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'After Midnight' | Ep. 167

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(Sabina Hahn for WBUR)
(Sabina Hahn for WBUR)

Think about a time you worked hard on something. Maybe you built a grand castle out of blocks or Legos. Or maybe you just spent the afternoon cleaning your room.

We’re about to meet a character who’d rather not roll up her sleeves and get to work – until she meets a magical creature who gives her a real kick in the pants!

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    Our story is called “After Midnight.” This Irish legend features a mythical creature you may remember from our story, “The Piper and the Pooka”: the pooka! You’ll also hear variations from Scotland, where the magical being isn’t a pooka, but a “brownie.”

    Voices in this episode include Ryan Dalusung, Fiona Glascott, and David Morse.

    Fiona Glascott stars in the Oscar-nominated film Brooklyn, the Showtime comedy Episodes, the HBO Max show Julia, and the Fantastic Beast series, including the most recent installment, The Secrets of Dumbledore.

    Emmy and Tony Award nominee David Morse is currently starring on Broadway in How I Learned To Drive. Grown-ups, you can also see David in a ton of film and TV shows, including The Chair, The Morning Show, The Deuce, John Adams, and The Hurt Locker.

    This episode was adapted for Circle Round by Rebecca Sheir. It was edited by Circle Round’s supervising producer Amory Sivertson. Original music and sound design is by Eric Shimelonis. Our artist is Sabina Hahn.


    Coloring Page

    (Sabina Hahn for WBUR)
    (Sabina Hahn for WBUR)

    ADULTS! PRINT THIS so everyone can color while listening. We’re also keeping an album so share your picture on Facebook, Twitter, Instagram, and tag it with #CircleRound. We'd love to see it! To access all the coloring pages for past episodes, click HERE. Our resident artist is Sabina Hahn and you can learn more about her HERE.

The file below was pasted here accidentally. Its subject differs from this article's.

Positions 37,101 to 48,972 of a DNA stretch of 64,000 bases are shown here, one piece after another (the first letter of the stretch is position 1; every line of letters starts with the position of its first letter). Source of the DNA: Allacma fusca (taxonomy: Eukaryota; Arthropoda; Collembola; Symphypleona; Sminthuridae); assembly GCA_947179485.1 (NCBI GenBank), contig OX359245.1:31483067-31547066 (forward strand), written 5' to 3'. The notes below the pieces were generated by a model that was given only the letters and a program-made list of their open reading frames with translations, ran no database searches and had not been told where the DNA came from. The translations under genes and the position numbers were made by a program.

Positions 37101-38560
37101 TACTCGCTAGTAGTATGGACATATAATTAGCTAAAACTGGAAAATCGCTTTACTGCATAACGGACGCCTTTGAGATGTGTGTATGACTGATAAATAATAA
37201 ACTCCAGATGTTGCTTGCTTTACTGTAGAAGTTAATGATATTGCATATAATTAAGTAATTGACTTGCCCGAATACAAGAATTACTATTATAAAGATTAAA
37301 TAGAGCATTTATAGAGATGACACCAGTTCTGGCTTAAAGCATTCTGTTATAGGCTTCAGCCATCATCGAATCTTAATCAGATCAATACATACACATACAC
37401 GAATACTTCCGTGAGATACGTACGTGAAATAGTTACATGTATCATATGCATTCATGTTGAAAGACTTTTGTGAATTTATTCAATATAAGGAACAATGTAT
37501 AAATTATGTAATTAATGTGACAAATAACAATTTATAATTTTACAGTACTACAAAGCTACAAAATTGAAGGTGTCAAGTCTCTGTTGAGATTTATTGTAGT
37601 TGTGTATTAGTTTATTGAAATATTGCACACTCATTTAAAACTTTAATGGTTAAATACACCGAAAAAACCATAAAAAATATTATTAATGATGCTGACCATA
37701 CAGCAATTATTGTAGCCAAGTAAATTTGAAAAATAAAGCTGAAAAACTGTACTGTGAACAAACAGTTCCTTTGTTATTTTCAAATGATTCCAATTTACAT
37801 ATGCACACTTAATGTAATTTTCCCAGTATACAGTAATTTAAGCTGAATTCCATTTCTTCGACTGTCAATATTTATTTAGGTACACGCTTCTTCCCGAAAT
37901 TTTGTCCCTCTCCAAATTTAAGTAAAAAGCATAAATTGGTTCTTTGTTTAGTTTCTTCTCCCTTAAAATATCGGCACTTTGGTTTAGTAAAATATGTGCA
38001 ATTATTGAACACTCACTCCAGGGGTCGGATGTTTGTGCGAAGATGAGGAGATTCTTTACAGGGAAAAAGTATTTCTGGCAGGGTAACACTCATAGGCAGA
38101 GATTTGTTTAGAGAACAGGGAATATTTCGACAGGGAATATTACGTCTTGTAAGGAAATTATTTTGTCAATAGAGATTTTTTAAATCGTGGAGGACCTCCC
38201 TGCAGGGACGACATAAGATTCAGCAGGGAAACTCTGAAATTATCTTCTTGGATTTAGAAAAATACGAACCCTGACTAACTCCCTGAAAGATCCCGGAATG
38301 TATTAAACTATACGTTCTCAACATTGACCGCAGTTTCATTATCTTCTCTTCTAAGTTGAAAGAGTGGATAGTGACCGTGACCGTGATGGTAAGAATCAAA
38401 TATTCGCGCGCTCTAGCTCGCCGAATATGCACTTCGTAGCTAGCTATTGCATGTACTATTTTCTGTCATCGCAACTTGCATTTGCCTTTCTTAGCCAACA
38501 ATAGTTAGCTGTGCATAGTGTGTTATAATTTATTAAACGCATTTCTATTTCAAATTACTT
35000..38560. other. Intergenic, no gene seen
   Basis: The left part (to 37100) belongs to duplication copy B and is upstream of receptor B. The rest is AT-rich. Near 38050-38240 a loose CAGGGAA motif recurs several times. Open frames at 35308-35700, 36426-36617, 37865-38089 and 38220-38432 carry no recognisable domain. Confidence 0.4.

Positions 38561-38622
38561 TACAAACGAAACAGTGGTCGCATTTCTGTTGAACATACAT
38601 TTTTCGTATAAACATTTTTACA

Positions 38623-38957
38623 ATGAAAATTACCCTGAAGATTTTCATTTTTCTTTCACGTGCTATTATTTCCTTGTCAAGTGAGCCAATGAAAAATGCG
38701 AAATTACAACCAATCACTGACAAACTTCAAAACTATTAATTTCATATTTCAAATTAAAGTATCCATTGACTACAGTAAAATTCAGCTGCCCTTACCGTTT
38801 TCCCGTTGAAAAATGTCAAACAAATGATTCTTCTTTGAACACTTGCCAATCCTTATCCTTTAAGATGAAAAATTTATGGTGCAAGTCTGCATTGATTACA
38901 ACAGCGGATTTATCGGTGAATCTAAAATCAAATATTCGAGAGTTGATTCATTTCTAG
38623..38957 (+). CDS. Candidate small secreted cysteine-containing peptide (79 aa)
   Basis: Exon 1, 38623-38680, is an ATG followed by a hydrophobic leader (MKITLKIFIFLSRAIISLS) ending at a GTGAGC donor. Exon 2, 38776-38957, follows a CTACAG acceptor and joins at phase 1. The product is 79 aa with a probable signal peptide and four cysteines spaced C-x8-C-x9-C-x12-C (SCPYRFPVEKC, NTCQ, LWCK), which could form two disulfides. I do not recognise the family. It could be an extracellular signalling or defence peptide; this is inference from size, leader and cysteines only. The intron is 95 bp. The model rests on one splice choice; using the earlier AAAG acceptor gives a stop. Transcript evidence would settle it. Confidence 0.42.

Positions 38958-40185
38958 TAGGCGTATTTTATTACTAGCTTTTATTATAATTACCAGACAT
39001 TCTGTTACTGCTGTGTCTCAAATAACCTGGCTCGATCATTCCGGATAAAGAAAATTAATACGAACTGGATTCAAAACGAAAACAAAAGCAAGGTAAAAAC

Things To Think About After Listening

    Think about a time you worked hard to achieve a goal. Maybe you got dressed all by yourself in the morning. Or you practiced a song on the piano until you had the first part down pat!

    Find a grown-up, and tell them how it felt to achieve your goal. Were you proud? Excited? Exhausted? Next, ask your grown-up to talk about a time they worked hard to accomplish something.

    We may stumble as we work toward our goals, we may want to give up, but in the end, we’ll always come out stronger – and reap the rewards.


    Musical Spotlight: The Celtic Harp

    (Courtesy of Robert Couse-Baker)
    (Courtesy of Robert Couse-Baker)

    The metal-stringed Celtic harp is a miniature harp traditional to Ireland, Scotland, and Wales. It’s known as cláirseach in Irish, clàrsach in Scottish Gaelic, and telyn in Welsh. The harp is so beloved that it appears on Irish and British coins, as well as the coat of arms of the Republic of Ireland, the UK and Canada. Historically, the harp’s metal strings have been made from many types of wie, including brass and iron, even silver and gold. The Celtic harp’s bright yet mysterious tones easily conjure images and ideas of mystical magic – much like the magic the Pooka works in the story!